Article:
Taking LogoVisual Thinking to students in India

Our associate Steve Padgett visited Christ University in Bengaluru, Southern India. He was there to talk to B.Ed students about how our visual thinking tool LVT can be used to facilitate learning in the classroom.

Destination: Christ University, Bengaluru

At 5.30, with dawn breaking, I arrived at Christ University, Bengaluru. The taxi journey from Kempegowda airport had taken an hour and by the time I reached the university I had been travelling for 17 hours and was ready for rest. With the city left safely behind high and guarded gates I slept. On waking a few hours later I could see that I was in an idyll, an island of trees, verdure and beautiful buildings. The campus is a traffic free space where the background sound mixed tropical bird calls with conversation as, below my window, students walked to classes. This was to be my base for the next ten days.

Engaging students of education

Having used LogoVisual Thinking (LVT) in a wide variety of places, here was a fantastic opportunity to flex my LVT muscles in a different setting and a two-hour session had been arranged for me to meet a group of second year B.Ed. students. The event had been organised by the School of Education and advertised as an interactive session with the snappy title: ‘Creative Learning Approaches and Critical Thinking and their Association with Socio-cultural Uses of Language in the Classroom’. The theme was clearly something that struck a chord as 80 students arrived and were ready to go.

Hands on with LogoVisual Thinking

I began by taking a glance at some aspects of socio-linguistic theory, discussing how we need to deliberately and carefully plan to facilitate language use in the classroom. This developed into an examination of the way that LVT can help to deliver those ideas as it creates a problem-solving context in which authentic learner language and collaboration is demanded as learners move towards the achievement of a specific goal.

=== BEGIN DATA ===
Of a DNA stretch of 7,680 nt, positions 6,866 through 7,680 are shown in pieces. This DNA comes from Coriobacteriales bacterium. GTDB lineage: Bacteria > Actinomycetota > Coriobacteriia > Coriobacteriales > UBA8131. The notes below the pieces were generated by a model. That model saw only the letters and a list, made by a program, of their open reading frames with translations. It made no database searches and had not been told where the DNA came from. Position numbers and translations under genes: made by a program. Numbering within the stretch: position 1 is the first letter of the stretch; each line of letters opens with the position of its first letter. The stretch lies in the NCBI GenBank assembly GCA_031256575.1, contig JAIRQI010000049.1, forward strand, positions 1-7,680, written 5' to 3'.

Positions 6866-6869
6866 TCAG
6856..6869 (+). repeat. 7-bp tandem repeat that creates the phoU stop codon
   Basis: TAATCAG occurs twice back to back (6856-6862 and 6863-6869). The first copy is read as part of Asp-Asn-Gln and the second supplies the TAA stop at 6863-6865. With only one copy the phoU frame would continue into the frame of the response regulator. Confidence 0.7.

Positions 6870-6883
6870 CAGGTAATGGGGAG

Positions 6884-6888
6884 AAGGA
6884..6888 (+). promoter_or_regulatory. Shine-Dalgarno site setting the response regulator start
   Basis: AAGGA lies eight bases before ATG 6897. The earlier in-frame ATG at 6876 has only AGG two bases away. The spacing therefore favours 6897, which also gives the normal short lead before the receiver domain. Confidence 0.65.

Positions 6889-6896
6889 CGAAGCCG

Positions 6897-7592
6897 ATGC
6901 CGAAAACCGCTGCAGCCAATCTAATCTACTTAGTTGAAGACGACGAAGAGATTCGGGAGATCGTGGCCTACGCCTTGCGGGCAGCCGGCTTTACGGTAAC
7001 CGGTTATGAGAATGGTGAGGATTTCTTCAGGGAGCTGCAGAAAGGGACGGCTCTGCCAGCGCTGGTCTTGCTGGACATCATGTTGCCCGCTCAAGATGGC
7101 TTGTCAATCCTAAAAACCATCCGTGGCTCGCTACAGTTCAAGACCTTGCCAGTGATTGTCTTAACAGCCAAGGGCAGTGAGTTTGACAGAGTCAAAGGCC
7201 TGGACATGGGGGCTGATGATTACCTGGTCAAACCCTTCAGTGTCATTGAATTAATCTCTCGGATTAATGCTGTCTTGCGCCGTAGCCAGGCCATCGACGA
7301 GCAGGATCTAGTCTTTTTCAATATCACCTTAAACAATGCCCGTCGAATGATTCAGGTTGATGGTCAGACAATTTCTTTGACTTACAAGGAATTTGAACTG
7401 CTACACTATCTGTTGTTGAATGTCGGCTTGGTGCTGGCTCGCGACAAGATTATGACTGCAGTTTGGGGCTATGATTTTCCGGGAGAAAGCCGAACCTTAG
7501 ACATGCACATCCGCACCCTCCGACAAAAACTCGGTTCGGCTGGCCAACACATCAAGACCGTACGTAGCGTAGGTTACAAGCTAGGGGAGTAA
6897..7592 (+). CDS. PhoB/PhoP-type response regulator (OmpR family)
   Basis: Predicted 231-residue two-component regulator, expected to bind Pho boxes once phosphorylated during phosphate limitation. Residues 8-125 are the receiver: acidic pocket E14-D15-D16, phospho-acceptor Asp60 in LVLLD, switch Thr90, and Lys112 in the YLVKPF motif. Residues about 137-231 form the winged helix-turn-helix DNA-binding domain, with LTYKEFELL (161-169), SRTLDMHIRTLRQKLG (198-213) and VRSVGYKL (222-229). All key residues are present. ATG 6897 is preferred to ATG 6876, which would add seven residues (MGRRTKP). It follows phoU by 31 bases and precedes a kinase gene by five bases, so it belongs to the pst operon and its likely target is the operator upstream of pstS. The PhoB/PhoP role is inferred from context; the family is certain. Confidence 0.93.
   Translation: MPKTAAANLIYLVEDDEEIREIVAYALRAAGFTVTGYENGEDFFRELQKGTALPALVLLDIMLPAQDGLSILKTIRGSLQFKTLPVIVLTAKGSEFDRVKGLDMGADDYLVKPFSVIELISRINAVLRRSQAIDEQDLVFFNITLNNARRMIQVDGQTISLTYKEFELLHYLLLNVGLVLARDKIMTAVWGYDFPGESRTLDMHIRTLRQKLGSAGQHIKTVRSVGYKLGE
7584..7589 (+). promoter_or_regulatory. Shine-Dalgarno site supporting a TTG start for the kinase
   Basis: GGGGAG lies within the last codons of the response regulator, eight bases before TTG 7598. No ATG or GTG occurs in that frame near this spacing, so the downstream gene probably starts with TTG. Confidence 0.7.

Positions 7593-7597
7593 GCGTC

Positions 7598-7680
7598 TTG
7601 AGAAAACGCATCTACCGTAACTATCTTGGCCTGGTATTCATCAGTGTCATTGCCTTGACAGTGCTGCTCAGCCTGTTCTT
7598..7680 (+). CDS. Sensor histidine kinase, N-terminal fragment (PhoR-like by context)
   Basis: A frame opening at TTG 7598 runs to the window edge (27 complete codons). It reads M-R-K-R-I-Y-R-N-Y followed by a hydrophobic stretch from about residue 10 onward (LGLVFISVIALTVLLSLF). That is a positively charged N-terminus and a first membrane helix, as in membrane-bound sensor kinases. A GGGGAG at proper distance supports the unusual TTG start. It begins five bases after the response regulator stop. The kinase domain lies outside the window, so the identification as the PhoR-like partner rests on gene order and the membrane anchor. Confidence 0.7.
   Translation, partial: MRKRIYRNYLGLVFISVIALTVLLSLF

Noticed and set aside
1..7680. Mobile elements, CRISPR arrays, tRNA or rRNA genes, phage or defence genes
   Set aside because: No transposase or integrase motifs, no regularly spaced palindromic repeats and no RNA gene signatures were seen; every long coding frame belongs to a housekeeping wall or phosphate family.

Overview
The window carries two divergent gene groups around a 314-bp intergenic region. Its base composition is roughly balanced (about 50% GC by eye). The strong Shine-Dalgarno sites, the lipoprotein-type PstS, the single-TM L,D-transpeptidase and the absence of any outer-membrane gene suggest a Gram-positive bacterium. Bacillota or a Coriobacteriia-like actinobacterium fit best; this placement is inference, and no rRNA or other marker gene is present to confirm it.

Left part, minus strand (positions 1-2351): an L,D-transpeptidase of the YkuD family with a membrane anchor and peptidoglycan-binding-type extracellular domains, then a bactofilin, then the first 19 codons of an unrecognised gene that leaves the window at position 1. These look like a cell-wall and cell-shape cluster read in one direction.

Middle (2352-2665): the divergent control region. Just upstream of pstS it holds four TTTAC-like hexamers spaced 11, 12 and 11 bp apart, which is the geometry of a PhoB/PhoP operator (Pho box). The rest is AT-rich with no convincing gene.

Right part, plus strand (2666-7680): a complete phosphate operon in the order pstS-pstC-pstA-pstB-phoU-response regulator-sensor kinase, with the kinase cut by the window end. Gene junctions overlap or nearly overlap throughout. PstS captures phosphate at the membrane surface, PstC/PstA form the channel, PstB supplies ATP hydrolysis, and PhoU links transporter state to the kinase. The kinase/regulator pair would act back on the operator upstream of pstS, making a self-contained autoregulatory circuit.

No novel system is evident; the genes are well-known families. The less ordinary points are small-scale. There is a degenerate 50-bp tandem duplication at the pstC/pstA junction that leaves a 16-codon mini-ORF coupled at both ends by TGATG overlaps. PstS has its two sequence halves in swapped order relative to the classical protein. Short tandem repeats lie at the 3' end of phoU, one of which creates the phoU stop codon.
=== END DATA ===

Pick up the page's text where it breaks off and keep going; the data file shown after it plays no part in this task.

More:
Tasked with considering the question ‘How can we encourage independent thinking in our classroom?’ the session involved the students having hands on experience of the mini-LVT whiteboards in small groups. We also used Logovisual Capture software, and the group using this found it easy to navigate and convenient to use in the limited time available. Observing and supporting this enabled me to appreciate the new features and functionality of the updated version of the software.

A thinking tool to support teaching

The messages the students took from the session can be summed up like this:

LVT is a thinking tool that supports teaching as it

  • Helps to generate a creative learning environment
  • Promotes the collaborative use of language (written and spoken)
  • Provides opportunities to problem solve and arrive at novel and original solutions
  • Facilitates critical thinking

This was a remarkable experience; the students had such positivity and a clear sense of the links between theory with practice. They were eager to interrogate the approach and there were some very interesting conversations about how LVT could benefit the learners in the schools these students were familiar with and the impact it could have on the effectiveness of their teaching.

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